Yin, yang and resilient farms in sagebrush country

I visited a bunch of Taoist temples and sacred mountains in China a couple of months after 9-11.  My friends wondered how I could fly internationally so soon after the attacks.  I told them the Chinese had a simple way of dealing with Islamic terrorism.  They just did’t let people from the Middle East fly on their planes.  It might be politically incorrect, but it worked.  Chinese airlines vastly increased market share after the 9-11 attacks.

I visited the Taoist sites to learn more about the origins of yin, yang and the Tao Te Ching.  I didn’t learn much about them in China because the temples there have followed the same route as most religions.  They’ve become dedicated to ritual and money.  But I didn’t lose my interest in yin and yang because of the commercialization of Taoism, just as I’ve never lost my faith due to the rigid theology of some Christians.

Understanding yin and yang have helped me understand ecosystems, especially resilient agricultural and food systems. They are examples of apparently opposite or contradictory forces which are actually complementary.  Democrat and Republican, capitalist and socialist, American and communist, Obama-phile and Tea Party  are just a few examples of how many of us generate polar opposites and require people to take sides.

Polarization always impedes movement toward resilience.  Resilient systems are innovative, but also conservative. They are prolific in reproduction, but control population size.  They are diverse, but eliminate alien diversity. They are locally organized, but reach out to bring in resources.  They feature tight bonds to a few individuals but loose bonds to a multitude.

Resilient agricultural systems work with natural processes, but know they can be improved.  They accumulate productive assets, but aren’t greedy and don’t hoard.  They value stability, but know you have to upset the apple cart now and then.

Any successful farmer or other food system manager almost intuitively  employs each of the seemingly opposite forces.  He or she doesn’t label them as I have, but has a tacit knowledge which they seldom put into words.

For  more than 30 years now I’ve been searching out resilient farmers and food system managers around the world. Yesterday I was in Colorado near the Utah/Arizona/New Mexico border.  We’d been traveling through dry landscapes where sagebrush bushes and bare red earth predominated.  Then suddenly we were in lush farm fields of alfalfa and corn. The Indian reservation land which couldn’t support a single cow became a lush and productive farm.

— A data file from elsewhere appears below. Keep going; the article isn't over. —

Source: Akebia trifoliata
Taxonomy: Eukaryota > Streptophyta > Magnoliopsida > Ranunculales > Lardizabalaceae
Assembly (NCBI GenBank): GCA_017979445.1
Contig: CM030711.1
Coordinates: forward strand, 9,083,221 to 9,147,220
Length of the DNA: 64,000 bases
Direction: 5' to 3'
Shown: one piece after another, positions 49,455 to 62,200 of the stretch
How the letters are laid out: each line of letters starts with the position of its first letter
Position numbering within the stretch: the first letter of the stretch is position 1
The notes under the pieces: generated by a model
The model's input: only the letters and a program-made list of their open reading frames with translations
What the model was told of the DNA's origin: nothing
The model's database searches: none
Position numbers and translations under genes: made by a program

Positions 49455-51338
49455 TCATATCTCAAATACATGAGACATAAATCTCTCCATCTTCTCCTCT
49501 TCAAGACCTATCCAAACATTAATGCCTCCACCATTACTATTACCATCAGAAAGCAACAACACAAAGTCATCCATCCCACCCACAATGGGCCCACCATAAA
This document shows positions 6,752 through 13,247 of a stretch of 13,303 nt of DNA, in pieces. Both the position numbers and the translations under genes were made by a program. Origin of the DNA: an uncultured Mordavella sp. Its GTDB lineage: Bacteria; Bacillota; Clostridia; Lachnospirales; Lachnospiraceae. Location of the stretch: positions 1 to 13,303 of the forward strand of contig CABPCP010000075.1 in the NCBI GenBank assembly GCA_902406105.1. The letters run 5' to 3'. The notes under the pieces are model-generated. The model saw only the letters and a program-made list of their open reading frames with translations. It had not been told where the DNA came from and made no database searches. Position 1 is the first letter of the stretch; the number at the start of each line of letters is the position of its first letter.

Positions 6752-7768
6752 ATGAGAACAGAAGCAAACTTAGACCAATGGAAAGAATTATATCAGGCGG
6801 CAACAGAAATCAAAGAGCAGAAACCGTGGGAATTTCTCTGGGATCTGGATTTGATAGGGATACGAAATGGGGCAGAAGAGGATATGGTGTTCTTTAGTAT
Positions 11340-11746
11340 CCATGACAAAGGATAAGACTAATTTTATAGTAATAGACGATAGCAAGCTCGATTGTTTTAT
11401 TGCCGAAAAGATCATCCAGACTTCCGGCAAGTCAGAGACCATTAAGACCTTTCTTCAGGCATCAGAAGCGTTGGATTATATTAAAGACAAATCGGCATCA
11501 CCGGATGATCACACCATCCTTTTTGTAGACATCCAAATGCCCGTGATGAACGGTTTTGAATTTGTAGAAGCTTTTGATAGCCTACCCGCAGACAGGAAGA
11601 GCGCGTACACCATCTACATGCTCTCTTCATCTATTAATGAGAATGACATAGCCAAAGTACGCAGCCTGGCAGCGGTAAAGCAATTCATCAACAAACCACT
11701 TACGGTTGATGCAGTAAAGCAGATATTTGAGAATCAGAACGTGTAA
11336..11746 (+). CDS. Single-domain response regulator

It’s politically incorrect to attribute anything but pure nature-loving motives to the peaceful American Indian.  Political discourse has been polarized.  My best friend when I ran Save the Children’s  agriculture programs was a Toono O’odham. Outsiders sometimes call them Papago.  Their ancestral homeland was the border of Mexico and Arizona.  Their irrigated ag systems which increased diversity were eliminated on Park Service land.  We joked about how one of my ancestors was Kit Carson, a famous Indian-killer.  You could do that back in the 80s.  Probably not today.

We stopped at a store on the Navajo reservation and found a white man running it, as usual.  All the customers were Dine or Navajo. I’m pretty sure you aren’t supposed to talk about that, just as you aren’t supposed to notice that almost all the convenience stores in urban ghettos are run by Koreans and all the customers black.  Only certain types of diversity are politically correct.

The sagebrush ecosystem is resilient.  It’s lasted for eons.  The lush alfalfa fields depend on irrigation from groundwater, markets for hay and the skills and equipment of the farmer.  It’s only resilient if the farmer embraces the dualities of resilience.  The sagebrush system doesn’t need a manager.  The sage bushes produce chemicals which kill off grasses and other plants in their vicinity.  This insures the sagebrush survives and other plants don’t.  So the soil is bare between sagebush plants, the soil erodes creating spectacular landscapes and the Colorado River runs red.

The resilience trap of the sagebrush system is a fact of life on the Navajo Reservation.  Next door the farmers have created a system which has lasted since the Mormons arrived and continues to increase in productivity every year.  They have to make sure they don’t abuse the aquifer and develop surface water catchment.  If they continue to do so, they will have productive systems far into the future while the sagebrush continues to dominate the reservation next door.

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For more on the eight dualities of resilience, read our free online book at this link.

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